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Electricity passing through a conductor is similar to water flowing

through a pipe. Every pipe has force that creates a certain pressure, causing water to flow. In the case of electricity, that force might be a generator, battery, solar panel or some other power supply. The pressure created by that power supply is called voltage.

Voltage is the pressure applied to the circuit. Current is the Flow of the electricity in the conductor. Resistance is any restriction to the flow of the current in a conductor. Voltage, current and resistance are the three most fundamental

components of electricity. Voltage is measured in volts, current in amps and resistance in ohms.

There are two common types of power sources,

Alternating Current (AC) and Direct Current (DC). Alternating Voltage is the most common form of electricity. It is the power supplied by the utility or generators, which flows through our electrical circuits.
DC Voltage is a constant level of stored energy. It is

stored in batteries or converted from alternating voltage through the use of electronic rectifiers.
Current is the flow of electricity through a conductor.

As with voltage, there are two types of current, AC and DC. The symbol for current is the letter A.

Ohms Law Together, voltage, current and resistance comprise

Ohms Law .
Ohms Law is expressed in an equation: V=A x

Electrical Circuits In an Electrical system, there are two ways that loads are

connected in a circuit, in Series or in Parallel. In a Series Circuit, each device is connected together in a line. Current flows through each device connected to the circuit. If you were to increase the resistor in the Series Circuit shown below, the light would dim. You have restricted the flow of available current to the light.

In Parallel Circuit, the same amount of voltage is

applied to each device. Current can flow freely through each device without affecting another. Our homes are wired in Parallel for this reason.

When making measurements with a digital

multimeter, it is important to remember that Voltage measurements are made with the test leads connected in Parallel, and Current measurements are made with the test leads connected in Series.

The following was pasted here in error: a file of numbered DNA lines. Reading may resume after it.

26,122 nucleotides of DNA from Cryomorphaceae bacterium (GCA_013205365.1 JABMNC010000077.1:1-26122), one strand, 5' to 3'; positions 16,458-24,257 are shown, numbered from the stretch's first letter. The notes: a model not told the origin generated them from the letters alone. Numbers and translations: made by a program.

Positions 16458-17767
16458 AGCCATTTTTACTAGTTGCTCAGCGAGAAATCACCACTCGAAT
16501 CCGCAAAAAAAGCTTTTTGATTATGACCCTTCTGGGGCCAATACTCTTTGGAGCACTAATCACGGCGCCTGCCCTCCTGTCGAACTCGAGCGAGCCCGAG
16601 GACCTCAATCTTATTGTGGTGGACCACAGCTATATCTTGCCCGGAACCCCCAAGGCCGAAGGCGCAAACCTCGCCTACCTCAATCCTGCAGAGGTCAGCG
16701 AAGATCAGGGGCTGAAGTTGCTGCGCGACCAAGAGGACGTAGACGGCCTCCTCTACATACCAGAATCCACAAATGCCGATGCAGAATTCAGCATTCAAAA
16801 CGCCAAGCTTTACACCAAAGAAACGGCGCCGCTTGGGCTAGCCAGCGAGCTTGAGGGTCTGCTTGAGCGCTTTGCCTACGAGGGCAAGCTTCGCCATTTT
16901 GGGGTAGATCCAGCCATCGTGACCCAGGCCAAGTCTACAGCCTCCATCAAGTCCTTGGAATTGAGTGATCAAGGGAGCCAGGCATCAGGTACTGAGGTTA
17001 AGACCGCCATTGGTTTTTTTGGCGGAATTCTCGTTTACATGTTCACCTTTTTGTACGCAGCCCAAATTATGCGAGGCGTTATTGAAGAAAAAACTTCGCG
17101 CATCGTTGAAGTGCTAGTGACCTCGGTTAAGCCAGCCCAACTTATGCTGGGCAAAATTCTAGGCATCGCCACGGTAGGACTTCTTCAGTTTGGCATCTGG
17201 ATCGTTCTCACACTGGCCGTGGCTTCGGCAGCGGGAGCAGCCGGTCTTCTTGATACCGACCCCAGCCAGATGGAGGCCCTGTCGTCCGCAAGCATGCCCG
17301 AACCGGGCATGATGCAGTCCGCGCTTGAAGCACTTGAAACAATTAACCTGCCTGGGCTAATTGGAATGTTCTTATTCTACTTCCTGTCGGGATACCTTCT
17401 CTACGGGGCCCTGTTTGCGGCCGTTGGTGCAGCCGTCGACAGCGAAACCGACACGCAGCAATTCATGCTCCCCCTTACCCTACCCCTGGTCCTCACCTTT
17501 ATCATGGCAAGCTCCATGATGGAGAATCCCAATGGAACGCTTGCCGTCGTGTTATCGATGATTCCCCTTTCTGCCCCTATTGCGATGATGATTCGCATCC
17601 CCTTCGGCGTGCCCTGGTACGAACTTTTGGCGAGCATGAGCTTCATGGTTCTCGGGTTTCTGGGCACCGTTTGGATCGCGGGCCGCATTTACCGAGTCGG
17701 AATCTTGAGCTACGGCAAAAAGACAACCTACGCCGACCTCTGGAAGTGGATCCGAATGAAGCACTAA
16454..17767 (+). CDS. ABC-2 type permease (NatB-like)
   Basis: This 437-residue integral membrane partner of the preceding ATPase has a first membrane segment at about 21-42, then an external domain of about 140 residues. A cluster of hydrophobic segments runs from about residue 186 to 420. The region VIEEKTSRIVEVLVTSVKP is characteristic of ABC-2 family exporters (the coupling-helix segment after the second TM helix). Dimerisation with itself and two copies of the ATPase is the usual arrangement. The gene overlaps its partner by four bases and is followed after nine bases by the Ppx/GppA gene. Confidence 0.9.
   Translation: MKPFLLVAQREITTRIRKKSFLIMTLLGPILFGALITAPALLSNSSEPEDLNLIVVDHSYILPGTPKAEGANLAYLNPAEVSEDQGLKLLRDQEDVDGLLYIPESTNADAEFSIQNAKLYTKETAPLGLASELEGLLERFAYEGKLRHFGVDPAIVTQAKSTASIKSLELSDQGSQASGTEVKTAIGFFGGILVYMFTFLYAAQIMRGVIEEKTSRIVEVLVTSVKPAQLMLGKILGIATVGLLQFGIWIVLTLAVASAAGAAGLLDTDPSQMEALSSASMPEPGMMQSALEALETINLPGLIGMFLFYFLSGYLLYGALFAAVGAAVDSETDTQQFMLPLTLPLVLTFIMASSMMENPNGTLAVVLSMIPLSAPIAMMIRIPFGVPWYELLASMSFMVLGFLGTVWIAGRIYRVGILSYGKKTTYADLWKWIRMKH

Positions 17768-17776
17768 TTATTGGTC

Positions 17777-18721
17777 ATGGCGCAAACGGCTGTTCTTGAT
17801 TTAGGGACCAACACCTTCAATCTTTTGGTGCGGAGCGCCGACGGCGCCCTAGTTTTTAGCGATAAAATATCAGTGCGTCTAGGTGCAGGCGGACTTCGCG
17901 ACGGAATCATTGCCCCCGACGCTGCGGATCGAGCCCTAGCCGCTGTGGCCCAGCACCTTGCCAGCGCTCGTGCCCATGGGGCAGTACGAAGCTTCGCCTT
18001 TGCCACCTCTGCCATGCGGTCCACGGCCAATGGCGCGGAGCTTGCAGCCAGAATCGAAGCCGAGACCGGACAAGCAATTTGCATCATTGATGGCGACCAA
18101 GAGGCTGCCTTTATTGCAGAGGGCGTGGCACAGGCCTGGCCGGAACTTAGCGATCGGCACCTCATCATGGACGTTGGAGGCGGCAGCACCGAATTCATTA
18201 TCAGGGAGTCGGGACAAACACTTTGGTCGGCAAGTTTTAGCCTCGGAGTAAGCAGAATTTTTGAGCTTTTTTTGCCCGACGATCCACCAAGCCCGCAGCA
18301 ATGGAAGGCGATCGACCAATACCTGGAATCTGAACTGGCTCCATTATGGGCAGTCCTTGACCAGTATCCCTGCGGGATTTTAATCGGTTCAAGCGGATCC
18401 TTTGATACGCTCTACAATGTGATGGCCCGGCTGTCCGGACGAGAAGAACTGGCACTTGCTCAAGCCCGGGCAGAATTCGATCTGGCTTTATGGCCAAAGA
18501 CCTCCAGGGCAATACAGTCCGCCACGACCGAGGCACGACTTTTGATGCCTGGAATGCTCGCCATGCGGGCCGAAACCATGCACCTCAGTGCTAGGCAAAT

Types of Multimeters There are two common types of Multimeters, Analog

and Digital.
Digital Multimeters (DMMs) are the most common.

They use a liquid crystal display (LCD) technology to give more accurate readings. Other advantages include higher input impedances, which will not load down sensitive circuits, and input protection

Analog meters use a needle movement and

calibrated scale to indicate values. These were popular for years, but recently their numbers have declined.
Every voltmeter has an internal resistance or

impedance. The input impedance of an analog meter is expressed in Ohms per Volt

Tech note: Analog Meters The internal impedance

of the meter is in parallel to the measured circuit. You want this impedance to have as little effect on the measurement as possible so the higher the impedance the better. For most electrical measurements this effect is minimal, but for sensitive electronics of today the effect of the added resistance could be significant. This is just one of the disadvantages of an Analog meter.

An advantage of a digital multimeter is their accuracy

and input protection. Their input resistance or impedance is very high, in the range of 1,000,000 to 10,000,000 ohms, so there is little effect on the measurement. On good quality meters, their inputs are also protected from faults and misuse .

Understanding Count, Resolution and Accuracy The count is the maximum number of digits that can

be shown on the display. In most cases this value is one less that the Count of the display. For example if you have a 2000 count unit, the maximum reading per range is 1999 or one less that 2000

If you do not pay close attention to polarity when using

an Analog meter the meter movement or meter could be damaged


Test Equipment use two methods to measure an AC

waveform. One is Average responding RMS calibrated and the other is True RMS. Both are designed for periodic type perfectly sinusoidal waveforms and most are AC coupled, meaning that is blocks any DC bias that may effect the measurement.

Current Measurements Current is the electron flow that causes electrical